How frisbee and art inform each other


Hon-Lum Chueng-Cheng

Junior Kiyomi Taylor is part of the Violet Femmes, NYU’s women’s frisbee team.

Bobby Wagner, Sports Editor

The average NYU student doesn’t have the faintest clue that NYU has a frisbee team, and they couldn’t even pretend to know the rules of ultimate frisbee either. I’ve been sports editor at WSN for nearly two full semesters, and until a week ago, I didn’t know a thing about the Violet Femmes or the Purple Haze, the women’s and men’s frisbee teams.

But for junior Kiyomi Taylor, frisbee has always been on the radar, no matter if it was at NYU or somewhere else.

“I always knew I was going to play frisbee once I got to college,” Taylor said. “I got into frisbee because I would go to my brother’s tournaments and think, ‘This game’s awesome.’”

The Femmes, who sport a goofy Twitter page and a laid-back attitude, have given Taylor the opportunity to continue playing the sport she has loved since growing up at the high school that invented it — Columbia High School in Maplewood, New Jersey. The team doesn’t garner a whole lot of publicity or fan support. They are forced to practice late in the Coles Sports Center on Thursday nights because it’s the only gym time they can squeeze out of NYU. They have to travel as far as Georgia via bus for their favorite tournament. But to Taylor, frisbee has been essential to her college experience, and without it she’s not entirely sure where she might have ended up.

“I always say that I think without the frisbee team my mental health would be really low,” Taylor said.

Frisbee has presented its own problems, however. Taylor, a studio art major in the Steinhardt School of Culture, Education and Human Development, finds herself struggling to make time for her artwork and frisbee. Where her teammates can bring a textbook or a laptop on the bus, Taylor has to leave her portfolio and art supplies at home when they hit the road. But the balance of the two has allowed her a new perspective on each individually.

“It’s hard, but I love frisbee, and I love art,” Taylor said. “And I think in weird ways that they inform each other.”

To her, they inform each other in that they are both central to her identity and are both things she is passionate about. While she always knew she’d continue playing frisbee, art was something she was less certain about. Steinhardt was the only art school she applied to, and when she was accepted, she finally — at the urge of her high school art teachers — allowed herself to pursue what she always wrote off as a hobby.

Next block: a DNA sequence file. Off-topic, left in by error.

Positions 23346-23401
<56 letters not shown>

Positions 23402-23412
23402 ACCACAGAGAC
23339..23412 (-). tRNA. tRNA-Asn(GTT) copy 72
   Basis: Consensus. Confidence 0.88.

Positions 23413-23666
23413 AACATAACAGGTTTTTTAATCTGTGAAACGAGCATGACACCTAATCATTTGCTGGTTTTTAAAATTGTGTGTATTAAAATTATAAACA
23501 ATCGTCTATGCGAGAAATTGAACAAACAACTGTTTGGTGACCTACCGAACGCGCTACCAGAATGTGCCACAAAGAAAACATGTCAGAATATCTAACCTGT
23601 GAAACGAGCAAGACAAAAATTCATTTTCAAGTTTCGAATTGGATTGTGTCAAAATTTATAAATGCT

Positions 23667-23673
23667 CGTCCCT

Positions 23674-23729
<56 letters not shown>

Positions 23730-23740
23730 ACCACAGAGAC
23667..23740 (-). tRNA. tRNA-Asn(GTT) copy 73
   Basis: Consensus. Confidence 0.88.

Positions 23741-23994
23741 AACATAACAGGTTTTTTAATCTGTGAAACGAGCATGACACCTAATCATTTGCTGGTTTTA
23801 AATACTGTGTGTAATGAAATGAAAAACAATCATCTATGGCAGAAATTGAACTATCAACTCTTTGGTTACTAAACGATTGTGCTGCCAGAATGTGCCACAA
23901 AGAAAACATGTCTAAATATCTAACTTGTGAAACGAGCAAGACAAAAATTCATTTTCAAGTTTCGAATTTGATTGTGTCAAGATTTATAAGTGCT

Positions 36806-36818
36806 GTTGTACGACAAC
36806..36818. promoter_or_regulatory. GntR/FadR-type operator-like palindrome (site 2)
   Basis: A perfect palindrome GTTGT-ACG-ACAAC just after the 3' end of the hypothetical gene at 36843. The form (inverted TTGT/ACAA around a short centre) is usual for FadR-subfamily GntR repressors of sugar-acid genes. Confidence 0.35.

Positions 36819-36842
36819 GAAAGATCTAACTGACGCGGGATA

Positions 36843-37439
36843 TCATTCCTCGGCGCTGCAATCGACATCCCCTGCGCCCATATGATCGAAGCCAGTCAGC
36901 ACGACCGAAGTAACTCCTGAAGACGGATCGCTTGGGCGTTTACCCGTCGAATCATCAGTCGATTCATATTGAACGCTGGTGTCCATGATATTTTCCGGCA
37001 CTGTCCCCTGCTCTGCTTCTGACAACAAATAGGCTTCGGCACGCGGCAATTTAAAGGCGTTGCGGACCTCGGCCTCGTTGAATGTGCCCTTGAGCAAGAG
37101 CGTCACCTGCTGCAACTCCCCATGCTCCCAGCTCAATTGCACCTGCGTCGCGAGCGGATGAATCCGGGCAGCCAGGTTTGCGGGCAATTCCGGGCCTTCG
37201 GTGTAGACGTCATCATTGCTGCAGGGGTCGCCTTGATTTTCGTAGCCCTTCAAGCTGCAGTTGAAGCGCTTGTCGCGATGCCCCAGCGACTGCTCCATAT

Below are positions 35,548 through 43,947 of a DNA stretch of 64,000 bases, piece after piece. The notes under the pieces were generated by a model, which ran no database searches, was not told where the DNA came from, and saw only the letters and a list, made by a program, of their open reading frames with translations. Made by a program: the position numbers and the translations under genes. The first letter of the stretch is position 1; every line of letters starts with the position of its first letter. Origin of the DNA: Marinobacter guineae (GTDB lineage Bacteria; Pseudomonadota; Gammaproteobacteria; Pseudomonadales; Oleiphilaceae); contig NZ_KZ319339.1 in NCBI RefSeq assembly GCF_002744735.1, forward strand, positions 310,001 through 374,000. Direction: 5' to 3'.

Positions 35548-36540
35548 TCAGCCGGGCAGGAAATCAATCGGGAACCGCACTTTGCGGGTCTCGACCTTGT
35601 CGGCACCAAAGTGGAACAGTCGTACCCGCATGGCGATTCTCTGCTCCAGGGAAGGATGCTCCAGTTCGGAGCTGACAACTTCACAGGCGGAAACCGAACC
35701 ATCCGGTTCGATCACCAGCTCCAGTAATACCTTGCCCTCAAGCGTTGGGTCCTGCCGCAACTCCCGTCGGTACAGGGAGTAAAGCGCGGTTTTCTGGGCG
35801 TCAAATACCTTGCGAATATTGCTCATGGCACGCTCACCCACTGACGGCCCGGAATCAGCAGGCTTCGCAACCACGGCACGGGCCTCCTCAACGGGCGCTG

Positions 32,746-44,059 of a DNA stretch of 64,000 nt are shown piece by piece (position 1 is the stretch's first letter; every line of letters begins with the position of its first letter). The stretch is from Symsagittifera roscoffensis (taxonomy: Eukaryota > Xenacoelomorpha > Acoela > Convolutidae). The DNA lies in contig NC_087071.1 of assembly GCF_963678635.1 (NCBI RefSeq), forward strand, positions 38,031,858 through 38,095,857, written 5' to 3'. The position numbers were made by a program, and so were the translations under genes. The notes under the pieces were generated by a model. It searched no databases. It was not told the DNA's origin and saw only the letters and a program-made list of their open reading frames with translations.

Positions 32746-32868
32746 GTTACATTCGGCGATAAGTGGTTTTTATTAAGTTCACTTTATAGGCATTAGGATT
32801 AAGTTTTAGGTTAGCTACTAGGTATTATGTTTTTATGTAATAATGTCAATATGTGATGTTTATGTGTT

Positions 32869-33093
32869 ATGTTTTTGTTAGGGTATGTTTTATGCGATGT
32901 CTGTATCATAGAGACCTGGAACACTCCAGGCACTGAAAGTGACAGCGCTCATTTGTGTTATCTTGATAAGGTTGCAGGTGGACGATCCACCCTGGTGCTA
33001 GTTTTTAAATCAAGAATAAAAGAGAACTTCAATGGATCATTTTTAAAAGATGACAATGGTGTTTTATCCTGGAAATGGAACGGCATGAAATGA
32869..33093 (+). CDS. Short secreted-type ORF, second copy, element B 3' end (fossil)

“I was going to try and get a minor in art if that was something that was available to me,” Taylor said. “I do love art and people were telling me that it was something I should pursue.”

Her art, which is largely inspired by a self-described rich cultural heritage, has developed alongside her growth on the frisbee field. Through painting, collage and other mixed media techniques, Taylor tells the story of her family, and thus herself. Her grandmother on her mother’s side was born to a rich oil magnate in Fukuoka, Japan, and was rounding into adulthood near the end of World War II. When her grandmother fell in love with an African-American man on the Air Force base in Okinawa, Taylor’s story began to be written.

“This is World War II,” Taylor said. “My grandmother’s brother died from radiation in Nagasaki. So when she decided she wanted to get married to a black man in the American Air Force, her father disowned her. None of her family members came to her wedding.”

Taylor’s grandmother was forced to take up a new culture in the United States, living a hard-knock life style that was even more foreign than the place she found herself in.

“So she comes to America,” Taylor said. “My grandmother, who grew up really wealthy all her life, had to work four jobs cleaning people’s houses.”

Her grandmother’s story and her Japanese heritage are where she gets her first name, Kiyomi, which means “pure beauty”. Those family ties lie deep, not only in the past, but in the present. Taylor also remains close with her older brother — she recently missed a frisbee tournament so she could visit him in Boston.

“I’m just really inspired by my family in general,” Taylor said. “That’s everything I make work about.”

This year she’s taking a course in Japanese, in the hopes she can pull herself even closer to her cultural roots. Though the class remains challenging, she’s excited at the prospect of one day being able to keep up with her speed-talking Japanese grandmother. Hard work, it seems, is not foreign to Taylor, in the classroom or on the frisbee field. She, along with the rest of the Violet Femmes, will continue to work in relative anonymity this season.

For Taylor, though, whatever personal peace of mind she can take away from both the game and her teammates’ support is more important than any amount of cheering fans on the sidelines.

Email Bobby Wagner at [email protected].